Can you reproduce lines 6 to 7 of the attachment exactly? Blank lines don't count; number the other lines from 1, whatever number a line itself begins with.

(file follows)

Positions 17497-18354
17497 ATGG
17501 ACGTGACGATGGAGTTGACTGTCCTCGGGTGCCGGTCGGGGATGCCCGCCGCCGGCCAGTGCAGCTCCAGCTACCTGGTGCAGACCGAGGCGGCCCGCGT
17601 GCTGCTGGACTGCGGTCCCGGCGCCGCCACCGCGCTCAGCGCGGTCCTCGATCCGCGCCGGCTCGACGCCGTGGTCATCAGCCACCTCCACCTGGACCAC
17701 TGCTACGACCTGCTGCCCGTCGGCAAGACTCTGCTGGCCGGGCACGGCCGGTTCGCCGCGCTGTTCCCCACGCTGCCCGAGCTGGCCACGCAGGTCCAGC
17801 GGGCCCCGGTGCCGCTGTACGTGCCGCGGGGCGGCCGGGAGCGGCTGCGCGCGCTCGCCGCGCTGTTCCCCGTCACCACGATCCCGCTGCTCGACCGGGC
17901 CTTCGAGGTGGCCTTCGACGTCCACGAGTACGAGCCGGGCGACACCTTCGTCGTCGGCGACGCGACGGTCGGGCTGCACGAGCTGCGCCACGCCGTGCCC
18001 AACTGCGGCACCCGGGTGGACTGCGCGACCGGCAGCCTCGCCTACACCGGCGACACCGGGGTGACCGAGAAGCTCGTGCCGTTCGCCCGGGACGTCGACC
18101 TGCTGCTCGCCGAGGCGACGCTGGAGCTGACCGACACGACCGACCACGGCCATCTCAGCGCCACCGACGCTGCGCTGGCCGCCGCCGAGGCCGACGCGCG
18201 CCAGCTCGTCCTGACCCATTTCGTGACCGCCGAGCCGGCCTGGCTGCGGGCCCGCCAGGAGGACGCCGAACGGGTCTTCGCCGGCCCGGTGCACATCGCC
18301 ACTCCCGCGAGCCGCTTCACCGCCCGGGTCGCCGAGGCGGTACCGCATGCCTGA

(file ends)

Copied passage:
17801 GGGCCCCGGTGCCGCTGTACGTGCCGCGGGGCGGCCGGGAGCGGCTGCGCGCGCTCGCCGCGCTGTTCCCCGTCACCACGATCCCGCTGCTCGACCGGGC
17901 CTTCGAGGTGGCCTTCGACGTCCACGAGTACGAGCCGGGCGACACCTTCGTCGTCGGCGACGCGACGGTCGGGCTGCACGAGCTGCGCCACGCCGTGCCC